The Search for Enforceable Tax Practice Standards

By Gardner, John C.; Woehlke, James A. | Journal of Accountancy, January 1992 | Go to article overview

The Search for Enforceable Tax Practice Standards


Gardner, John C., Woehlke, James A., Journal of Accountancy


Where should CPAs look to find tax practice standards? The search begins with the Internal Revenue Code. It continues with circular 230 and other Treasury and IRS pronouncements, case law, the AICPA Code Professional Conduct, applicable state ethical rules and regulations and "voluntary" standards such as the AICPA tax division's statements on responsibilities in tax practice (SRTPs). This article discusses each of these as it applies to the search for enforceable tax practice standards.

IRC TECHNICAL STANDARDS

The tax code imposes technical standards via its civil and criminal penalty provisions. Several of these provisions apply to tax return preparers as defined in IRC section 7701(a)(36). In general, anyone who prepares an initial tax return or a later amended return or claim for refund may be classified as a return preparer. Regulations explaining this tax code definition also stress that an individual can be a preparer "without regard to educational qualifications and professional status requirements."

Several of the tax code's penalty provisions apply directly to tax return preparers. IRC section 6694(a) imposes a $250 fine on a return preparer if any part of an understatement on a return he or she prepared results from a position "for which there was not a realistic possibility of being sustained on its merits."

An exception to this rule exists if the position is not frivolous and is disclosed on the return.

Under IRC section 6694(b), a $1,000 penalty may be imposed on a tax return preparer (1) if there is a "willful attempt" to understate tax liability or (2) for any reckless or intentional disregard of rules or regulations. Proposed regulations under section 6694(b) provide a tax return position contrary to rules and regulations will not be penalized if it is not frivolous, as long as the position is disclosed.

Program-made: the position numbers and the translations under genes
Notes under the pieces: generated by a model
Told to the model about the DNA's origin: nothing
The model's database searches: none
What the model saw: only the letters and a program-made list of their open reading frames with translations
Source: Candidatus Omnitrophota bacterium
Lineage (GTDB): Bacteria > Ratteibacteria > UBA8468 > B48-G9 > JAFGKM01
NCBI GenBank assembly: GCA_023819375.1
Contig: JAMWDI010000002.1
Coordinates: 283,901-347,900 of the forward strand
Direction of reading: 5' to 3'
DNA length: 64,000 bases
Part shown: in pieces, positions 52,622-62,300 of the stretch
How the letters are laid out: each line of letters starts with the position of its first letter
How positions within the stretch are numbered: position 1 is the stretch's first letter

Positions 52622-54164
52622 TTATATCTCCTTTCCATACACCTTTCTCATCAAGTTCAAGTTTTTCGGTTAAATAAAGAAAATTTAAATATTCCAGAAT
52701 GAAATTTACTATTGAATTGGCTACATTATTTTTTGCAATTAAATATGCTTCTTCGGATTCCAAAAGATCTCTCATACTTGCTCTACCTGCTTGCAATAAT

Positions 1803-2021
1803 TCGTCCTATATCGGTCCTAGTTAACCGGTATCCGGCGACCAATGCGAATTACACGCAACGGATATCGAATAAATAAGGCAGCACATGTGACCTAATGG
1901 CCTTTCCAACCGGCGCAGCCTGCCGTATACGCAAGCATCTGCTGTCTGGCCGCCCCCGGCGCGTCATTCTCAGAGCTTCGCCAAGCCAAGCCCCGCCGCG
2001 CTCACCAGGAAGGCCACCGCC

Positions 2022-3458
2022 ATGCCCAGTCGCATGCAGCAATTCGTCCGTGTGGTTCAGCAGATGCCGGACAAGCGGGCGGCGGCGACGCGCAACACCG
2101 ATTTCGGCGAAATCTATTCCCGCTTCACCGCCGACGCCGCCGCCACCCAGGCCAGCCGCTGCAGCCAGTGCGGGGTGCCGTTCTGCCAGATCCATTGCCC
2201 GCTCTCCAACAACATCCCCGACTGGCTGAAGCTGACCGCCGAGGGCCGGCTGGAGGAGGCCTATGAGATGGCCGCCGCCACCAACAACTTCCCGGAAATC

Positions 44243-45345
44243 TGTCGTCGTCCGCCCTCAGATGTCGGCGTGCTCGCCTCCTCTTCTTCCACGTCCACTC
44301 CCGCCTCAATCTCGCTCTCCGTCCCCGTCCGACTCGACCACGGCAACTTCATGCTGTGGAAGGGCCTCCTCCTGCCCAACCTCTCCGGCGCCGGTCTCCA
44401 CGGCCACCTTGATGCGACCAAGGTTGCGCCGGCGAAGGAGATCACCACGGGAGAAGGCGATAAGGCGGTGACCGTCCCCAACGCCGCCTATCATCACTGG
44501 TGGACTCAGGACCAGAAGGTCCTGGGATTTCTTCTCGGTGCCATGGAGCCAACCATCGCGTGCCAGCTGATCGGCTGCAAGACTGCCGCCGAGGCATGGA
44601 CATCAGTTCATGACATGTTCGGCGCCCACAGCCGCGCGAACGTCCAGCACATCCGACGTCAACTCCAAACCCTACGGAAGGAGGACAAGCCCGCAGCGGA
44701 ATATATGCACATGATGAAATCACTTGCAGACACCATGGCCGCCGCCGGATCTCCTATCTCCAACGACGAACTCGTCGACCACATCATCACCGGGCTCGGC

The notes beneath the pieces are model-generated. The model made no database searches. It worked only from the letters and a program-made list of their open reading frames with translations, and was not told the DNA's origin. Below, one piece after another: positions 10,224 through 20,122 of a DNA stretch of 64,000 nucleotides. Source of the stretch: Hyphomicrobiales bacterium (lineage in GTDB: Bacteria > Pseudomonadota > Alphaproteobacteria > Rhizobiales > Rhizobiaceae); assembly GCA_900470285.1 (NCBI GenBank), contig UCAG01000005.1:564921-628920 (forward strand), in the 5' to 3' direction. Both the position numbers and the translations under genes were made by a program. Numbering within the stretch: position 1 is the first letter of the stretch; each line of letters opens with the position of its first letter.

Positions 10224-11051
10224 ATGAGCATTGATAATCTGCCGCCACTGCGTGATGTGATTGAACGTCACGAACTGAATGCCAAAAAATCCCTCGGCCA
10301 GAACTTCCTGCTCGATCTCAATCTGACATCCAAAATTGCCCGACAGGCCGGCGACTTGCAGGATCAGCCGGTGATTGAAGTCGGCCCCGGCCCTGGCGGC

Other practices standards found in the penalty provisions of the tax code include

* Knowingly aiding or abetting in preparation of any document for any tax matter leading to an understatement of tax liability (IRC section 6701).

* Promoting abusive tax shelters (IRC section 6700).

* Disclosing taxpayer information (IRC sections 6713 and 7216).

* Aiding or assisting in preparation of a false return (IRC section 7206).

CIRCULAR 230

CPAs, attorneys and enrolled agents, who ar epermitted to practice before the IRS, are governed by circular 230, which is included in Treasury Department regulations sections 10.01-.98. According to section 10.2(a), "'Practice before the [IRS]' comprehends all matters connected with presentations to the [IRS] ... relating to a client's rights, privileges or liabilities under [Internal Revenue] laws or regulations...." This includes representation of clients at IRS conferences and preparing and filing documents with the service.

Circular 230 establishes four broad standards all tax practitioners must follow.

* A tax practitioner is required to "submit records or information in any matter before the IRS, upon proper and lawful request...." (section 10.20).

* If a CPA is aware of any client omission, noncompliance or error in any document that has been filed with the IRS, the accountant "shall advise the client promptly of the fact of such noncompliance, error or omission" (section 10.21).

* Practitioners are required to exercise due diligence (which itself is not defined) in assisting or preparing a tax return, in determining whether verbal and written communications to the IRS are correct and in determining whether written or oral advice given to a client is correct regarding "any matter administered by the IRS" (section 10.20).

* Practitioners are expected to avoid "disreputable conduct," which includes such activities as giving false or misleading information to the IRS, using false or misleading information to attract clients and using abusive language with IRS agents (section 10. …

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